Well known as a film critic and broadcaster in Toronto and across Canada, Jesse was the first nationally syndicated Indigenous columnist for the CBC, covering film and pop culture for 20 local CBC Radio programs. He has also been a regular guest on CBC Newsworld’s News Morning and Weekend Edition, as well as Q.
Jesse is Ojibwe, and his family comes from Chicago and the Serpent River First Nation in Ontario. Jesse is Chair of the board of directors for the Canada Council for the Arts.
His first book is published Sept 2021, titled Unreconciled: Family, Truth, and Indigenous Resistance, and he’s been co-producing his first film, a screen adaptation of Thomas King’s best-selling book, The Inconvenient Indian.
His experience also includes that of being named the first Executive Director of the Indigenous Screen Office. He is an advocate for Aboriginal Arts, most notably on screen. He draws attention to the imagery used by Hollywood in portrayals of indigenous peoples and stresses the need for a culture to have influence on their own depiction. His pieces on The Revenant, Beyonce and sports mascots were among the most shared on CBC.ca.
In his previous role as the Director of Film Programmes at TIFF Bell Lightbox, Jesse oversaw New Releases, series and TIFF Cinematheque programming and scheduling. Some of his contributions to TIFF Bell Lightbox in programming included retrospectives on Roman Polanski, Paul Verhoeven, Ousmane Sembène, Oscar Micheaux, Studio Ghibli and Robert Altman. His first major curatorial project at TIFF Bell Lightbox was the landmark film programme First Peoples Cinema: 1500 Nations, One Tradition and its accompanying gallery exhibition, Home on Native Land. In the summer of 2013 he curated TOGA! The Reinvention of American Comedy, which brought cast and crew members of Animal House together for an onstage reunion.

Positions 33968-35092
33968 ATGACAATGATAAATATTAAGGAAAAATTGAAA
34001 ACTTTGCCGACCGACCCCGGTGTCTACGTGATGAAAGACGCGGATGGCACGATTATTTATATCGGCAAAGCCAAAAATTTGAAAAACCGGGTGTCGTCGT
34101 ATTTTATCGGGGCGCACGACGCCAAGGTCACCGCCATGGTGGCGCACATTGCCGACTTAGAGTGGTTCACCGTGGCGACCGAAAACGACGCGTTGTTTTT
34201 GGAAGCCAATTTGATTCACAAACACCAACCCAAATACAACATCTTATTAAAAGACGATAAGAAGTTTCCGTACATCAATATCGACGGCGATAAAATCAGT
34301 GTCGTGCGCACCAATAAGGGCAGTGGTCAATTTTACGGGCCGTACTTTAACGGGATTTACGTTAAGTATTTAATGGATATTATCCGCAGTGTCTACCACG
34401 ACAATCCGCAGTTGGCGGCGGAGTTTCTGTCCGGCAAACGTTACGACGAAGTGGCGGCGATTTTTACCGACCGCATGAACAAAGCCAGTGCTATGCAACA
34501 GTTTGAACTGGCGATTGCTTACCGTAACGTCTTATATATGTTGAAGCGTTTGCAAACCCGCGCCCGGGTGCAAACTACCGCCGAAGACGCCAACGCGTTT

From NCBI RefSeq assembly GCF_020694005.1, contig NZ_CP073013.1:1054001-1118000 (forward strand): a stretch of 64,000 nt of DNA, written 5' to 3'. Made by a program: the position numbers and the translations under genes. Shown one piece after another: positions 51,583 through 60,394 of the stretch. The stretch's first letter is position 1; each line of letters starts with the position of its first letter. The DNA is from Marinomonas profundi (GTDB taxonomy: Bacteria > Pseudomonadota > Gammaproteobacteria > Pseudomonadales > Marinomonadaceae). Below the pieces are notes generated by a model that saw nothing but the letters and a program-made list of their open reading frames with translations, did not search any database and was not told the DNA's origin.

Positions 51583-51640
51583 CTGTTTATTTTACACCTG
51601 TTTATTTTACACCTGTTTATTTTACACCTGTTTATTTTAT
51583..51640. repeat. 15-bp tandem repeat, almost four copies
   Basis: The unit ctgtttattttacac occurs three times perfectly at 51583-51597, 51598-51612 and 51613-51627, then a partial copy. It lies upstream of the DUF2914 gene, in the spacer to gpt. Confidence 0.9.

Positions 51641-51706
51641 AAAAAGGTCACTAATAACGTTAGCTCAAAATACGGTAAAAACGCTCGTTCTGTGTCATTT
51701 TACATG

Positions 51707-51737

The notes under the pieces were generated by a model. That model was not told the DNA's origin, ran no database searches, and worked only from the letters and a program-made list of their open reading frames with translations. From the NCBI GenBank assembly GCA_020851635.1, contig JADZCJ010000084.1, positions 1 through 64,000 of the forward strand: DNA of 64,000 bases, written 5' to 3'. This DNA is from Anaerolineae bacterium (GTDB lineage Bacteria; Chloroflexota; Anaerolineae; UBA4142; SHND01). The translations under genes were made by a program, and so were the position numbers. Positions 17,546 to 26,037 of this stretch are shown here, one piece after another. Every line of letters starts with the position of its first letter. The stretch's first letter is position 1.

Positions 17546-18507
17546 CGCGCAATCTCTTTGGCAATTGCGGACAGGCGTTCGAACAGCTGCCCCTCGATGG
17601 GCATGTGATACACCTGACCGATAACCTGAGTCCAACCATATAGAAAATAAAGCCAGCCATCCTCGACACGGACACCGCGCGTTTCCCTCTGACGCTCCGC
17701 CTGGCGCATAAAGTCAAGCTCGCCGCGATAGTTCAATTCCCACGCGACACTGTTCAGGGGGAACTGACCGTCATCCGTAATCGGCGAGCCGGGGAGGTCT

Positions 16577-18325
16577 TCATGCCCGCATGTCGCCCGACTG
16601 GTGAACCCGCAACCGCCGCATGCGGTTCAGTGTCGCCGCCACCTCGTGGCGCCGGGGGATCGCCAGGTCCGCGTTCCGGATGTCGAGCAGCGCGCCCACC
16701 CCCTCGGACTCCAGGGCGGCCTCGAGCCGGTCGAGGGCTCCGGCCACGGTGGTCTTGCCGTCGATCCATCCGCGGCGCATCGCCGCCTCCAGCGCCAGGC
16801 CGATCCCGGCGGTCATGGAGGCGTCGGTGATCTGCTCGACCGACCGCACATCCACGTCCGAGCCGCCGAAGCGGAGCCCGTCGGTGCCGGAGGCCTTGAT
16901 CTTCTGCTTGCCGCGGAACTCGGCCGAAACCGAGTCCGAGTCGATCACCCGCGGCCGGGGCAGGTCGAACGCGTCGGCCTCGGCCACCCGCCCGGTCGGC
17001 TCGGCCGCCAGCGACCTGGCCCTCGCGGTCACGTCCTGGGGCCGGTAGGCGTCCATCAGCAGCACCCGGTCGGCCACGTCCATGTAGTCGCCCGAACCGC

In 2014, Jesse co-organized the Canadian premiere of the immensely popular travelling exhibition Stanley Kubrick. Prior to his appointment as Director of Film Programmes, Jesse served as one of the Canadian features programmers for the Toronto International Film Festival, and also programmed for the imagineNATIVE Film and Media Festival. Jesse has been featured in documentaries such Reel Injun, Nightmare Factory and Why Horror? Jesse served as president of Native Earth Performing Arts, Canada’s oldest Indigenous Performing Arts Company for a decade.
An outspoken advocate for Indigenous rights and First Nations, Metis and Inuit art, he has spoken at the International Forum of Indigenous Peoples, Smithsonian’s National Museum of the American Indian, the Canadian Arts Summit, the Cultural Summit of the Americas, and numerous Universities and Colleges.
In 2017, Jesse was named the inaugural recipient of the Reelworld Film Festival’s Reel Activist Award, and in 2018 he received the Association of Ontario Health Centres’ Media Award.